Homes of the West Indies in the Caribbean have a distinctive vernacular style that evolved to address the climate as well as the unique advantages and challenges of the region. This home is reminiscent of those early colonial dwellings. With its wide porches all around, it shelters the interior of the home from the hot sun. Large openings on all sides provide ample cross-ventilation, allowing the gentle trade winds to move through it freely while opening the living spaces to the beautiful views of the sea and neighboring islands.
High ceilings let warm air escape upwards, while steep roof pitches help protect against hurricane winds. Shallower porch roofs are attached to the outer walls, assuring that even if they are damaged in a storm the integrity of the structure will remain intact.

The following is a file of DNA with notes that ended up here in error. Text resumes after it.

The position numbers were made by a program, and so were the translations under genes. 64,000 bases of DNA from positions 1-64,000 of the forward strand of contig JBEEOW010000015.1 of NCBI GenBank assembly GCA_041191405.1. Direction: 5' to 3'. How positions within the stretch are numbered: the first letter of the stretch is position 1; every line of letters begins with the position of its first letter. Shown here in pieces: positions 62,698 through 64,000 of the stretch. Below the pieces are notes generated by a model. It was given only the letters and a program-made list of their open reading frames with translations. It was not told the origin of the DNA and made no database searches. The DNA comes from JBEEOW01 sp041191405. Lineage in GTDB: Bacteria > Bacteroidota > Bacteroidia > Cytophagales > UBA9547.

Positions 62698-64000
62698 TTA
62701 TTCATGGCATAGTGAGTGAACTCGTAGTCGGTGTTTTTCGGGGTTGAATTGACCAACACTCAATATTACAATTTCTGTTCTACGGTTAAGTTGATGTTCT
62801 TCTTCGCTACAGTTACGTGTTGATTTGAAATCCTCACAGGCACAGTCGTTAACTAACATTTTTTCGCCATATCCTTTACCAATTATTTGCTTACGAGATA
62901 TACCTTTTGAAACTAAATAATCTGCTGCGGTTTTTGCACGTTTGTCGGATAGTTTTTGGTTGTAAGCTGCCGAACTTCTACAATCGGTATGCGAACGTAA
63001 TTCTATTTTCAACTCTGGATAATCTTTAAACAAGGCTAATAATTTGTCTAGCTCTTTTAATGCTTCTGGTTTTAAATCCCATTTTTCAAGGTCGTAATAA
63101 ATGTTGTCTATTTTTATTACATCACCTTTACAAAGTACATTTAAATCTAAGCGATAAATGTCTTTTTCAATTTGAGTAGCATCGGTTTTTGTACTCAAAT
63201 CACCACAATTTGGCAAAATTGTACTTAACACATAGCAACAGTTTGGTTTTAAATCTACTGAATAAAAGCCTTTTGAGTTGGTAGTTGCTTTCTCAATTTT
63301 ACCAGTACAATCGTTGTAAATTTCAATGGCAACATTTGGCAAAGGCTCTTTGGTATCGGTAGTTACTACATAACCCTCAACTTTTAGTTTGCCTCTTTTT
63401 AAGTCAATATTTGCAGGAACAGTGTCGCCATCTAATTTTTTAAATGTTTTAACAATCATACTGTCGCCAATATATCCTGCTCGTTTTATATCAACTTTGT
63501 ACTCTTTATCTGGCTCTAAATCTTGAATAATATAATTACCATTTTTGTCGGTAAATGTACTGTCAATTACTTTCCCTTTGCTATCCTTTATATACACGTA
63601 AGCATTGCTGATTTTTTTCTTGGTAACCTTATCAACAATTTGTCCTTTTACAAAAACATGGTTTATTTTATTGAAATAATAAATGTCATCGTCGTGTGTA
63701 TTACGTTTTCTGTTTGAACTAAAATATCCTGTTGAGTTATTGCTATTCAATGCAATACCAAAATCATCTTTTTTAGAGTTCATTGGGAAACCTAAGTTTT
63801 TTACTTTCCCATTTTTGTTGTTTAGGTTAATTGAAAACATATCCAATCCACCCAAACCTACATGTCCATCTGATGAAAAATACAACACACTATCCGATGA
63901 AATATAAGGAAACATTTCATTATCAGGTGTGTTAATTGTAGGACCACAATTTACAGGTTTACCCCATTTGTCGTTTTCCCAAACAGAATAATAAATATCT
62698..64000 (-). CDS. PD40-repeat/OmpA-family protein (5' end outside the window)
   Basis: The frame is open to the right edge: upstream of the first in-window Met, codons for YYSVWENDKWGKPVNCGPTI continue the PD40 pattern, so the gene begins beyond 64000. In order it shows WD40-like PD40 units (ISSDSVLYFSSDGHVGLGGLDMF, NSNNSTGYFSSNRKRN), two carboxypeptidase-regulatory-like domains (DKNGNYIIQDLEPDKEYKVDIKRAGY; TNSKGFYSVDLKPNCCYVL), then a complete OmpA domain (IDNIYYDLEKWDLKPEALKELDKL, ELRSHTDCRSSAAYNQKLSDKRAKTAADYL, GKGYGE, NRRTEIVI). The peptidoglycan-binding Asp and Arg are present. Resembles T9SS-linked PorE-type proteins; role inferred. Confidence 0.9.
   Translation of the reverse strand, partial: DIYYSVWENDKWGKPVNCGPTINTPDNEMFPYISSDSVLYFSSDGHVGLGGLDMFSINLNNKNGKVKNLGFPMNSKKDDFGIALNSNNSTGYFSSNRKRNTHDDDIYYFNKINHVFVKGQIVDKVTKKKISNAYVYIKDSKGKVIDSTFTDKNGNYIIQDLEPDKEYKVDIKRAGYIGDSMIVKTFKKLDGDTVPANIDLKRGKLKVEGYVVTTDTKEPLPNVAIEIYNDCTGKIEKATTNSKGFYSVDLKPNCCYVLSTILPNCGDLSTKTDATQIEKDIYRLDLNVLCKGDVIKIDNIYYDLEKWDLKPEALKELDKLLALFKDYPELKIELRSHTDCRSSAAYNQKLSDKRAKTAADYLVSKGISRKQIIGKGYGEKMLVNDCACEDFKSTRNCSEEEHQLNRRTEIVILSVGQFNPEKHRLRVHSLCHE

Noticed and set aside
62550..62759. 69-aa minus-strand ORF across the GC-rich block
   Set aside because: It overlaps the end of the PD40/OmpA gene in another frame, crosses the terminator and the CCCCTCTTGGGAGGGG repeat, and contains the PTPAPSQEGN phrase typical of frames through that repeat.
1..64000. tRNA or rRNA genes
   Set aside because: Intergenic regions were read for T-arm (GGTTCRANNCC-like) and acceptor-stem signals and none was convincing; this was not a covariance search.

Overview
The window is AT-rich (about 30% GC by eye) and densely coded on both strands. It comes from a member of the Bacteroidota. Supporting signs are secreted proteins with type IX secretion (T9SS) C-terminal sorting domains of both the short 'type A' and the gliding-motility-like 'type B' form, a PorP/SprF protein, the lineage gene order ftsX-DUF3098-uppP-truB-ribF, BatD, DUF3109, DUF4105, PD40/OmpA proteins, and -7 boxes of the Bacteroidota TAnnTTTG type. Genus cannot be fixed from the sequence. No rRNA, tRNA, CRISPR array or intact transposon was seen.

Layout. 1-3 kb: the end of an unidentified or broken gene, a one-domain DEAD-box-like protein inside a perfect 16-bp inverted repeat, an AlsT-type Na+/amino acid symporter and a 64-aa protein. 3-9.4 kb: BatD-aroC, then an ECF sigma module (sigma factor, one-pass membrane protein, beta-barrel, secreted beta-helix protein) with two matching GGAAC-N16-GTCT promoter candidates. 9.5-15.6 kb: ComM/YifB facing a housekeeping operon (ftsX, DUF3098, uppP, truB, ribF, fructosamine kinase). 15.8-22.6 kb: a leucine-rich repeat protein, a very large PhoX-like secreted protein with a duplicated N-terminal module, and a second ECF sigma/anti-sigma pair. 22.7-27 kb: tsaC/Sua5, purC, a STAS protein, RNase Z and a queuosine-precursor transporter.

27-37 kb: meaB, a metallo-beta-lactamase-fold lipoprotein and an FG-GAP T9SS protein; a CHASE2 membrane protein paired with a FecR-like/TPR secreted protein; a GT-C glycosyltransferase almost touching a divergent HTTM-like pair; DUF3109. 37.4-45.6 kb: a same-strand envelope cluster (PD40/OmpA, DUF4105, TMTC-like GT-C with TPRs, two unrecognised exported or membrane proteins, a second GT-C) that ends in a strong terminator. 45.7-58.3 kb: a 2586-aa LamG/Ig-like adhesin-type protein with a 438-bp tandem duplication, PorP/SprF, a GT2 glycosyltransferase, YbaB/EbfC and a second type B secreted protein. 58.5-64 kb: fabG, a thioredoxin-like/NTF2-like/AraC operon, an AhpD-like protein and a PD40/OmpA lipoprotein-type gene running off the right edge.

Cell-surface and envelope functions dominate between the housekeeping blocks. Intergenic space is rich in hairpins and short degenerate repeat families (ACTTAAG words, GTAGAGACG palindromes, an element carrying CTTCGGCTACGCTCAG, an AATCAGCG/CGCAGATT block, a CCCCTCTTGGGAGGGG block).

Water is frequently a scarce and precious resource in these islands, which are subject to periods of drought. For a planter’s home, water for crops is crucial. The large roof area is finished in metal, making an ideal water collection surface to fill the two large cisterns in the basement.
The property is about 10 acres in size, and is planted in fruit trees, vegetables, and ornamental shrubs and trees. There is also a separate cottage affectionately known as the “children’s house”, built to provide comfortable and inviting accommodations for adult children and other guests.